Outside of that rush-hour period, traffic moves smoothly through that intersection, Layton said. Making huge intersection changes for a few hours of traffic congestion ‘‘just doesn’t make sense,” she added.

Overall, the plan captured the lifestyle that many people move to Ashton for, Layton said.

Ashton Meeting Place developer Fred Nichols did not attend the meeting, but received feedback from people in the community who did.

‘‘I’ve heard that there’s been major changes to their concept,” Nichols said. ‘‘Traffic congestion has brought concern to a lot of people who may have been undecided.”

The missing measurements left the size and scale of the consortium plan up to interpretation.

‘‘The project looked to be the same size [as Ashton Meeting Place],” Conner said. ‘‘All they did was take the puzzle and move the pieces around.”

He highlighted that the consortium group has been ‘‘focusing on the numbers the whole time when it suits them.”

But Farquhar disagreed.

‘‘We’re not focusing so much on exact sizes because there are lots of ways this can be done,” Farquhar said.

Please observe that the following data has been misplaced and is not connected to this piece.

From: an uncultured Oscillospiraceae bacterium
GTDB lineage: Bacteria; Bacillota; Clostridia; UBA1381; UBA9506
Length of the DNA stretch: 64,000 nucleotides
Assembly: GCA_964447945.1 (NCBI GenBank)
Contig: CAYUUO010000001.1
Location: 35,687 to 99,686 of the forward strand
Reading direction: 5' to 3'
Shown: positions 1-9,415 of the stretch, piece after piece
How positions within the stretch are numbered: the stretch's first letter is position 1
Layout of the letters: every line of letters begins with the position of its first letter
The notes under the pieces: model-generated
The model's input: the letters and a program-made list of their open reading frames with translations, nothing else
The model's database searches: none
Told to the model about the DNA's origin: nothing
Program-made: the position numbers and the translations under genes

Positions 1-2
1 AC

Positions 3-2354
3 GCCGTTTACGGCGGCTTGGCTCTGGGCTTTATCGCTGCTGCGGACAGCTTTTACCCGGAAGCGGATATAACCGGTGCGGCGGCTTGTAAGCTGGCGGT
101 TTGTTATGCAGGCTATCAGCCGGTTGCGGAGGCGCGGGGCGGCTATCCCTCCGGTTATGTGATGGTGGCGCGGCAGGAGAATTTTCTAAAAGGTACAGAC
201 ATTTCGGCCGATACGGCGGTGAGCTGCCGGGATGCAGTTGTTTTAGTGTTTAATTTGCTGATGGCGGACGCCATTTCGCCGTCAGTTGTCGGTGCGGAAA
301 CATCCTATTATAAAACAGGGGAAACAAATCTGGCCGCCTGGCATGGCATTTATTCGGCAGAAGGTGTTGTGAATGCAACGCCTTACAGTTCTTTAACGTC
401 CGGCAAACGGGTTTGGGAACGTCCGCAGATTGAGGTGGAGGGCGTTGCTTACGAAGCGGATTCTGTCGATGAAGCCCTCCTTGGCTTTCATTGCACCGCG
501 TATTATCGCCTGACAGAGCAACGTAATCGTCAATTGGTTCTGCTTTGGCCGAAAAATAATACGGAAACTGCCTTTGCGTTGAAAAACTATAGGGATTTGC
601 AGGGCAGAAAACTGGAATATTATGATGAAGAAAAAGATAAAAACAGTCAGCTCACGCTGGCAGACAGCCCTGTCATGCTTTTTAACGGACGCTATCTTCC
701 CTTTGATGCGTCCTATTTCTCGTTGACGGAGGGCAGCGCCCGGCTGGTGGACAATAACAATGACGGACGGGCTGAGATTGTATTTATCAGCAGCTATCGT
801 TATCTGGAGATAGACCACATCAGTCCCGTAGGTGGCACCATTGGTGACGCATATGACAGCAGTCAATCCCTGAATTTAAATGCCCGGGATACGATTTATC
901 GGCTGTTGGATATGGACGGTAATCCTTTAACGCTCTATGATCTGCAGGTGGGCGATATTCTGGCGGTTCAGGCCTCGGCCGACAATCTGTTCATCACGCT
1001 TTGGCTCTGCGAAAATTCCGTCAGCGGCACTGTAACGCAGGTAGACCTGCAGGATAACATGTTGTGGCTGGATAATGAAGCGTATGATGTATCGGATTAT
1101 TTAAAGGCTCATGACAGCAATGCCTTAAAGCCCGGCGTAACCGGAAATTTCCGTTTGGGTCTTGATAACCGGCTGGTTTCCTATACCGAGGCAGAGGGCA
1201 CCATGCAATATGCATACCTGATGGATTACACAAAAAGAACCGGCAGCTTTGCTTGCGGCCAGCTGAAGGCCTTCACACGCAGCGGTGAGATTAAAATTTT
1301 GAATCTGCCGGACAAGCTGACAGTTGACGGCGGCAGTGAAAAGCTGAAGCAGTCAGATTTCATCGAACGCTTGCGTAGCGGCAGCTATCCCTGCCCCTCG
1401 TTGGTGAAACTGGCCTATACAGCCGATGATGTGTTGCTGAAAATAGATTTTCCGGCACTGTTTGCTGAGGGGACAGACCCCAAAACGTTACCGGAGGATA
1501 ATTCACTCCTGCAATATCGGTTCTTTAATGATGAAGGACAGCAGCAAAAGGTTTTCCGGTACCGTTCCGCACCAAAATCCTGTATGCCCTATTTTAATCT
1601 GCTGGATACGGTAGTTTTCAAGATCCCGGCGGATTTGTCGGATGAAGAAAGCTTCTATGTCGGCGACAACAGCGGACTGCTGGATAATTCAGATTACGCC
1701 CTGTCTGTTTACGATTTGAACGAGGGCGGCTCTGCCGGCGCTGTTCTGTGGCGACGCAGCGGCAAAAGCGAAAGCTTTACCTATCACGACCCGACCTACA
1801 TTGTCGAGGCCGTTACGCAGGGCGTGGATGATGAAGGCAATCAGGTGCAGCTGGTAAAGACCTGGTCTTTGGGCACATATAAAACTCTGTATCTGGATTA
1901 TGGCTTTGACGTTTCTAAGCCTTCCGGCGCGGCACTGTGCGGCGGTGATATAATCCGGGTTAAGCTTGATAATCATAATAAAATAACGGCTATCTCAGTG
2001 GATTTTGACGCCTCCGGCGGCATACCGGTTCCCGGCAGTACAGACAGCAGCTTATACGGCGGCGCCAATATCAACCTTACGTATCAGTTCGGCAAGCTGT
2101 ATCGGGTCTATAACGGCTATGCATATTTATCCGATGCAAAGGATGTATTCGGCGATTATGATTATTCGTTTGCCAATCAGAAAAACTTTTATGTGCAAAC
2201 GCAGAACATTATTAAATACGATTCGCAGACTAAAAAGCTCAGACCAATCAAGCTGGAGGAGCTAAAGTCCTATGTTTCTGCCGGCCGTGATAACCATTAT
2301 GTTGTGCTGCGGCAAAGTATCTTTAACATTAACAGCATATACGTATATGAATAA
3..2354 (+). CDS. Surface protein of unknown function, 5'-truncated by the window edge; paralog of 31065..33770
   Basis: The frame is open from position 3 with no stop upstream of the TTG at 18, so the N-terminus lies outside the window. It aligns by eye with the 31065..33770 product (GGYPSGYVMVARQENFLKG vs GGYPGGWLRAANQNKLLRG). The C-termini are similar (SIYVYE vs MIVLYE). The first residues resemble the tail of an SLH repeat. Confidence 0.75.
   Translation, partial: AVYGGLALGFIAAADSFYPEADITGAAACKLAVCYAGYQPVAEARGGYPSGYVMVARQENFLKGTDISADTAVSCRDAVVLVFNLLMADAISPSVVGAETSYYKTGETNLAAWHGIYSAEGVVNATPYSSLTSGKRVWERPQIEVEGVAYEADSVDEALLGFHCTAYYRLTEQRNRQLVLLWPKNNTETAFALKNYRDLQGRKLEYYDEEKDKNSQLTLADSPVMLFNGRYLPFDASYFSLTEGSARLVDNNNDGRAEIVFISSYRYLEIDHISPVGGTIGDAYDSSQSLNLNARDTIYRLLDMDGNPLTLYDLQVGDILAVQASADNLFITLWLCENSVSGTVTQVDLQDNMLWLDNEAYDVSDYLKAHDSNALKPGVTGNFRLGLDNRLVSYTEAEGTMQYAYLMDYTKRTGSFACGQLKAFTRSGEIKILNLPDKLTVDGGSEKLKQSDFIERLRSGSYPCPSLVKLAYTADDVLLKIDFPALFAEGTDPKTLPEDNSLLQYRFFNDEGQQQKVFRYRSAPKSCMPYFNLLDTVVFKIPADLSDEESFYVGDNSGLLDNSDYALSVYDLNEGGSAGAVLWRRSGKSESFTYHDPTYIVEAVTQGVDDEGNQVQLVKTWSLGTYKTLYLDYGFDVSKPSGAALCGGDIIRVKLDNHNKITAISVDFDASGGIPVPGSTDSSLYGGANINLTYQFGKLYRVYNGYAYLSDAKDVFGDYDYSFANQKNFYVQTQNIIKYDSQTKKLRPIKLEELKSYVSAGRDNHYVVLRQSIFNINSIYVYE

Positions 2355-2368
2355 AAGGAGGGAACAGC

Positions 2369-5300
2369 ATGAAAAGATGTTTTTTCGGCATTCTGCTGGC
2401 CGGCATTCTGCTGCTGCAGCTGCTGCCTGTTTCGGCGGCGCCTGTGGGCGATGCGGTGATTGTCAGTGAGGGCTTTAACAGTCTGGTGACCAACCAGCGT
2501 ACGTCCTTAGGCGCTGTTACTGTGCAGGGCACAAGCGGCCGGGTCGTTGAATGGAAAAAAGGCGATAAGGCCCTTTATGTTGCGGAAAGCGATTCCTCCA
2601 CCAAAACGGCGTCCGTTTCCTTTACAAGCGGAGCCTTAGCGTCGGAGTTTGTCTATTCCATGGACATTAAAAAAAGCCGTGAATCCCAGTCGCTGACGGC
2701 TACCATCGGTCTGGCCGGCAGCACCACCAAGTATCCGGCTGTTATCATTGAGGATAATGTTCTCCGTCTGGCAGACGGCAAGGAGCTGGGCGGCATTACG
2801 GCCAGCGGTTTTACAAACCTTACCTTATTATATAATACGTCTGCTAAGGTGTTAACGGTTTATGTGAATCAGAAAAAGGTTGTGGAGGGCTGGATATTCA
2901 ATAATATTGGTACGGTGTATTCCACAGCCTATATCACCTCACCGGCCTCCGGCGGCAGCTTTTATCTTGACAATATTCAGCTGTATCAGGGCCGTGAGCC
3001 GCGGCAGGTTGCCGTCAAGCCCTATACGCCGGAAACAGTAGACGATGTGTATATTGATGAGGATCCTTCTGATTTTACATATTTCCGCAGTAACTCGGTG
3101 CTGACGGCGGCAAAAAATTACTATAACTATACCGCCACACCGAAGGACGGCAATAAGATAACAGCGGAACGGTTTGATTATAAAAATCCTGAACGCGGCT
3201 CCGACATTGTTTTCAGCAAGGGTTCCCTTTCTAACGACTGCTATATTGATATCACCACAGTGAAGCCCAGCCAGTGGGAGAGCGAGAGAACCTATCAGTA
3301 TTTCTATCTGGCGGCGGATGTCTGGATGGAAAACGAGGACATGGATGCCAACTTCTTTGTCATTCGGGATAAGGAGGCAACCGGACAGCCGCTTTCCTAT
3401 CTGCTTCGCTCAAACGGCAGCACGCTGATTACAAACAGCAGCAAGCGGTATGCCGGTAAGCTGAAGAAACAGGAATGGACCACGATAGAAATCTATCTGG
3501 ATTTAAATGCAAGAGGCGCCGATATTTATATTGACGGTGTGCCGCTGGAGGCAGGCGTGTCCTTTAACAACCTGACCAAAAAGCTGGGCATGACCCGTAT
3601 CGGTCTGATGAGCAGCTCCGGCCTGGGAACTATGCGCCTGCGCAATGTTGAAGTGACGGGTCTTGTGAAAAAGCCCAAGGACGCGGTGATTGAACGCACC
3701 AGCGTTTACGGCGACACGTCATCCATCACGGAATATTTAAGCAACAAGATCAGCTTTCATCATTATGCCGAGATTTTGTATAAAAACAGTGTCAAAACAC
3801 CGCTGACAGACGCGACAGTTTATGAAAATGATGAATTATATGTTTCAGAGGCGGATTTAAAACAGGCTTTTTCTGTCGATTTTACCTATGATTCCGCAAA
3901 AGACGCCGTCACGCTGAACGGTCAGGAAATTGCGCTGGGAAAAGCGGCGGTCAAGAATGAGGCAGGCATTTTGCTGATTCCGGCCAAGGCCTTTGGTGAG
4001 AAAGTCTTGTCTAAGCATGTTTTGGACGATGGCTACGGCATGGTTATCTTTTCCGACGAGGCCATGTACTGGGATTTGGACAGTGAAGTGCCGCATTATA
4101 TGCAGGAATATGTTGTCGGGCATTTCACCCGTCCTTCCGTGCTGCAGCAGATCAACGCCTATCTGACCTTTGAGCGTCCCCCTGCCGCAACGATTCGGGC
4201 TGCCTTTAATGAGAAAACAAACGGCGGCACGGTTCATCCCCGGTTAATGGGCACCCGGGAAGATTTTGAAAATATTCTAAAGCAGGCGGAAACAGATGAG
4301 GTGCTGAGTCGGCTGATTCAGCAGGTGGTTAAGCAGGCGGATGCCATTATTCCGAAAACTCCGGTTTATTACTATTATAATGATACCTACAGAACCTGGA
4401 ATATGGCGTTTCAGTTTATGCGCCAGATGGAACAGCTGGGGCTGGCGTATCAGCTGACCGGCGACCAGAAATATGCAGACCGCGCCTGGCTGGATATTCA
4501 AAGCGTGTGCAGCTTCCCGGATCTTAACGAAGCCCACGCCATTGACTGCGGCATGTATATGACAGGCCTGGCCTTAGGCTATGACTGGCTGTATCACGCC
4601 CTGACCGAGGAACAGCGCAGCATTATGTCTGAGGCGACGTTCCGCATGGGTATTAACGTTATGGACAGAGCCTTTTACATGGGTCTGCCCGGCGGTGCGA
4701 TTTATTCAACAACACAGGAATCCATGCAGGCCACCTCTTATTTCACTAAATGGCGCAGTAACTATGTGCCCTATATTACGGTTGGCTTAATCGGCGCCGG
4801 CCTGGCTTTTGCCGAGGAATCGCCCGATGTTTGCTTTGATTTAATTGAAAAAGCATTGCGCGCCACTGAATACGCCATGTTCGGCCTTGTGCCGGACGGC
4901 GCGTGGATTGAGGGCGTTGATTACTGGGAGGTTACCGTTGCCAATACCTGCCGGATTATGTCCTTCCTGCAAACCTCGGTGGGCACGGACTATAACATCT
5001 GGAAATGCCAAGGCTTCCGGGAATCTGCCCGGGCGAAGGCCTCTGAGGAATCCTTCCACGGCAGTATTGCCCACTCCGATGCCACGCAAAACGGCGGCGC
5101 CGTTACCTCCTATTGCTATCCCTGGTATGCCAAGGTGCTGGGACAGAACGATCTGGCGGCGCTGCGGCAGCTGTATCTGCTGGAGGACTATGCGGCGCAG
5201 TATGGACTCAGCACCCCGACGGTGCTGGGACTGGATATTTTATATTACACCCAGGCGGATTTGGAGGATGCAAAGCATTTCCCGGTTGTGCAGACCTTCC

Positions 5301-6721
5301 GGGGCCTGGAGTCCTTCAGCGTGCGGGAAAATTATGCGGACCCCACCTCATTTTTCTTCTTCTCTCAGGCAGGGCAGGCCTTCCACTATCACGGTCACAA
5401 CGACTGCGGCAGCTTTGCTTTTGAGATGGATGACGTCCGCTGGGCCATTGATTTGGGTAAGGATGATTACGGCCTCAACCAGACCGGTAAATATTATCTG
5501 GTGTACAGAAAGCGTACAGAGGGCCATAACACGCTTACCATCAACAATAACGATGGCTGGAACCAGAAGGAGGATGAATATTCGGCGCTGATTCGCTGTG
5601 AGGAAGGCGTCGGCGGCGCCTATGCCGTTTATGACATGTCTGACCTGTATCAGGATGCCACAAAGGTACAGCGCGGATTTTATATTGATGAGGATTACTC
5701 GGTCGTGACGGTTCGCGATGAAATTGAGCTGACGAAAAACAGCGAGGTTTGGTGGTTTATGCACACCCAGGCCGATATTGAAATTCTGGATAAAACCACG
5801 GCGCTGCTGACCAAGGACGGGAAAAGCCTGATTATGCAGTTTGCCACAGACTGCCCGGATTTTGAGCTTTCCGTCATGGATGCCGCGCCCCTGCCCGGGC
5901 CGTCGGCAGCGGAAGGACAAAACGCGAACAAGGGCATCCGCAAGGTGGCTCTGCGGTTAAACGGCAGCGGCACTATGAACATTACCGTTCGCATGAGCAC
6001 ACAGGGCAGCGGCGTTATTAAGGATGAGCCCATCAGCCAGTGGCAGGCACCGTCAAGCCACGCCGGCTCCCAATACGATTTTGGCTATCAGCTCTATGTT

Amy Presley, co-founder of the Clarksburg Town Center Advisory Committee, attended the meeting and said it brought back memories of when her group had to educate its community about development issues and building violations.

At the onset of issues in Clarksburg, there was division in the community, Presley said. But when a final solution was reached, about 98 percent of the community was supportive and pleased, she said.

It’s normal for the community to be initially confused about the links between what’s expected in the master plan and what’s being presented by a developer or builder, Presley said.

‘‘People are unaware that they have a right and a responsibility to participate through to the final implementation,” Presley said. ‘‘Presenting a viable option to the developer is a great idea.”

Development open houses also draws large crowd

More than 200 people attended the two open houses for Ashton Meeting Place held earlier this month, according to the development team.

About 250 residents and some businesses have signed support petitions for the development over the past few weeks.

‘‘This is rural with a twist,” Toni Stifano of Ashton said while looking at display boards of the development at the June 14 open house. ‘‘It would be nice to have a supermarket close by,” she said.

Chuck Kight of Sandy Spring agreed.

‘‘It would be really neat to have a shorter distance to go to the grocery store,” Kight said. ‘‘People today want choices ... and you need size to do that.”

Others were concerned about what would happen on that corner if Ashton Meeting Place was not built.

If people think the corner will stay untouched for another 10 or 15 years, it isn’t going to happen, said Jody Pearle of the neighboring Brinklow community.

‘‘We need to go with something that’s really nice,” she said.

Ladelia Becraft of Sandy Spring had a suggestion for consortium members.

‘‘If you want it to stay rural, then buy the property up,” she said